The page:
· Studies be conducted to determine the best practices for involving physicians in effective discussions with patients about advance directives and actual implementation of advance directives.
· Managed care organizations, health plans, and other payors be encouraged to include medical-record documentation of physicians' discussions with patients as a quality indicator for physician practice.
2. Driver's licenses and other identification cards clearly denote when a person has executed a do-not-resuscitate order and whether a person has an advance directive (and where it can be found). (See House Bills 5148 and 5266.)
3. The state court administrator's office take a leadership role in seeing that courts, court personnel, guardians ad litem, and others are well prepared to administer, enforce, and provide education about the guardianship reform laws passed in 2000.
4. The MDCH director establish a working group of advocates, interested parties, and health care professionals to work toward assessing the numerous issues associated with EOL decision-making for persons who have never been competent and who are terminally ill.
"End of Life Care package". In October 2001, an "End of Life Care" package, consisting of seven resolutions and thirteen bills, was introduced in the House. The resolutions and twelve of the bills, House Bills 5255-5266, were referred to the Health Policy committee. House Bill 5254, which would amend the General Sales Tax Act, was referred to the Tax Policy committee and remains under consideration by that committee at this time. Although House Bill 5148 had been introduced earlier in the month, and thus was not introduced under the auspices of the End of Life Care package, it deals with the same issues covered by House Bill 5266, and thus falls within the general rubric of end of life care legislation. For the purposes of this analysis, the "End of Life Care package" (or "EOL package") refers to House Bills 5148 and 5255-5266. (On October 30, House Bills 5256 (Substitute H-1), 5259, and 5263-5265 were passed by the House.)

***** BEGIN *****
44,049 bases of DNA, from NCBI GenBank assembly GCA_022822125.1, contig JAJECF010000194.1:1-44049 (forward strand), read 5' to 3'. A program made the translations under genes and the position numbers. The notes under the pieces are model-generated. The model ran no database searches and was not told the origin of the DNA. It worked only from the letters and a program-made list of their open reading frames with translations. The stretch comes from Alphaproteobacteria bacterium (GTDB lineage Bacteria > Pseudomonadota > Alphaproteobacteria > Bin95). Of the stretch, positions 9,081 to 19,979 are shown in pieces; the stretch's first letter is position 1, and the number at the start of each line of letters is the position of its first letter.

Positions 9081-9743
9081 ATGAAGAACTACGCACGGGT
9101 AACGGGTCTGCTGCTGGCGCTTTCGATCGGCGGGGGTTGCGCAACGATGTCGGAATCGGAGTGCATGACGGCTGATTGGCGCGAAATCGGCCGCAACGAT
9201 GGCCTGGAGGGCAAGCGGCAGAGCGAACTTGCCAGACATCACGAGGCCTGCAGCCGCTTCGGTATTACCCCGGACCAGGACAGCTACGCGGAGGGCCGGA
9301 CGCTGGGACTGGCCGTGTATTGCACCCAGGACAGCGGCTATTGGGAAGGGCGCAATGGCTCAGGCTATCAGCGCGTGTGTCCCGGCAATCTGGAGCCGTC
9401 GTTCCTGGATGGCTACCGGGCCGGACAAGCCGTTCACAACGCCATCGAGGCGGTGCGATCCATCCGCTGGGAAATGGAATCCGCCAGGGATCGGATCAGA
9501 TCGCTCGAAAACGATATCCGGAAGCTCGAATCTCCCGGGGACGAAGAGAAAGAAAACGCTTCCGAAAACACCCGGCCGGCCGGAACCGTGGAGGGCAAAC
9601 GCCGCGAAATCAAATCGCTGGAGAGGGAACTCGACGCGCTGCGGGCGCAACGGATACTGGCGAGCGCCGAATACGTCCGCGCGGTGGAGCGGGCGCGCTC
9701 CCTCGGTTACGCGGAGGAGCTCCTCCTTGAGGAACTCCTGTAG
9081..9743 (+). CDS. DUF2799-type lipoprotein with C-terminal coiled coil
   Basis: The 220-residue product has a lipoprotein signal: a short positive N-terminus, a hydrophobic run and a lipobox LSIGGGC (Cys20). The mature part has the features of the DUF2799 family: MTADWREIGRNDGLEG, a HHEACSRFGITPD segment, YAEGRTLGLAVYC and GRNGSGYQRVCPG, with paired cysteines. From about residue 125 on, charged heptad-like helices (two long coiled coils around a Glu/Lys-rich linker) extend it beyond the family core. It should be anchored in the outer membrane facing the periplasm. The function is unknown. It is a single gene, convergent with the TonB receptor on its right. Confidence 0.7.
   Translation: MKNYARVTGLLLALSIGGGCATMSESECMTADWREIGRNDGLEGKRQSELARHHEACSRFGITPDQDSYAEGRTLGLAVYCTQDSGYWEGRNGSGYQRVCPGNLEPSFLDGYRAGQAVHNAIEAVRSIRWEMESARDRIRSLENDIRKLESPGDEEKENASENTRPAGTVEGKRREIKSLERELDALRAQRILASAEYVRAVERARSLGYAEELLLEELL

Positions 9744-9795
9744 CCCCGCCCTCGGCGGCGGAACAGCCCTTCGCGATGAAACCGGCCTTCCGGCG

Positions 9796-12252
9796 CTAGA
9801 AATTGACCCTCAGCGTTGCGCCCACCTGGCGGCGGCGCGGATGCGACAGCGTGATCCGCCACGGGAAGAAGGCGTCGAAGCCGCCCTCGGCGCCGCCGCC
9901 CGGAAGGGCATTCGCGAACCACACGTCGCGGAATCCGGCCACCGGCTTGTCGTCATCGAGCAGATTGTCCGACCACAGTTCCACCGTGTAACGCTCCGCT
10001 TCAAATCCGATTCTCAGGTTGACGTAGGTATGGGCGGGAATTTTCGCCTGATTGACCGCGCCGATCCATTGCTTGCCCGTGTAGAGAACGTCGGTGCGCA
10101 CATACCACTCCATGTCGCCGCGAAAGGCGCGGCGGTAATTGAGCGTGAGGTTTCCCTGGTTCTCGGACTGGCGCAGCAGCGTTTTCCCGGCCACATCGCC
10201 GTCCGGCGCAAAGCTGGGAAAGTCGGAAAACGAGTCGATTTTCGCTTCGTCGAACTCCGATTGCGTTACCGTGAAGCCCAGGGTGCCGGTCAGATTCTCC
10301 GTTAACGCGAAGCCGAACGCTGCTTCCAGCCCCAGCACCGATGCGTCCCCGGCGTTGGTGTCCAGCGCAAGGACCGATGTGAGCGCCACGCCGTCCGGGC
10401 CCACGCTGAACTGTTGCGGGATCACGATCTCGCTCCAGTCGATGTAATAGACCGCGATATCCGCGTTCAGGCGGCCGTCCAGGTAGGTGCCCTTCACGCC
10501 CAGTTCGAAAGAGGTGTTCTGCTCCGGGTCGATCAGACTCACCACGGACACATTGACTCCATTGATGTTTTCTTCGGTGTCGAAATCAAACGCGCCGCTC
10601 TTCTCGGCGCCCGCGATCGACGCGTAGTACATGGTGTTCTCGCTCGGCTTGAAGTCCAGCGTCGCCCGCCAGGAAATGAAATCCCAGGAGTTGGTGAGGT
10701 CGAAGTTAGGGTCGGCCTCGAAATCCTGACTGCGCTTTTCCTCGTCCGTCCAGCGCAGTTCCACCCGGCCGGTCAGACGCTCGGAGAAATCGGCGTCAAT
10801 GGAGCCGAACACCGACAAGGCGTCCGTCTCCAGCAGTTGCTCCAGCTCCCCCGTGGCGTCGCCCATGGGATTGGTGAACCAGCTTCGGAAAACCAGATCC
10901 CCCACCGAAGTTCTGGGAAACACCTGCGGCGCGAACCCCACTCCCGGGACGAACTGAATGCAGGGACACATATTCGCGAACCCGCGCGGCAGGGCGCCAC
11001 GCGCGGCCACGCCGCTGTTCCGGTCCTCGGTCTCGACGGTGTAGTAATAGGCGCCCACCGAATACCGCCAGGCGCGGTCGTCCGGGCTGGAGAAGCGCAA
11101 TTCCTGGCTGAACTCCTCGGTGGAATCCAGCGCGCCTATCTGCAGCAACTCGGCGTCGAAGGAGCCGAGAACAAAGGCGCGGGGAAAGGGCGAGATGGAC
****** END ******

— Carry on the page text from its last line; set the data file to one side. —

Even a fairly close examination of the bills composing the EOL package might not make obvious the bills' focus on end of life care issues. Indeed, the bills seem to cluster around several conceptual themes, which might be arranged from least clearly related to end of life care issues to most clearly specific to such issues, as follows: pain and symptom management (in general); requirements relating to the prescription of controlled substances; the accessibility of information concerning end of life care (e.g., advance directives, the designation of patient advocates, and emergency medical information); the treatment of patients with a reduced life expectancy due to an advanced illness; and hospice care. Undergirding this broad thematic spectrum, however, lies the prehistory of other legislative attempts to address such complexly interwoven phenomena as patterns of drug abuse and misuse, perceptions about the proper goal(s) of medicine, attitudes about death and dying, notions of individual autonomy and societal and familial obligations. Two significant episodes in this prehistory are the implementation of what eventually came to be known as the Official Prescription Form Program (OPP) and Michigan's confrontation with the reality of assisted suicide.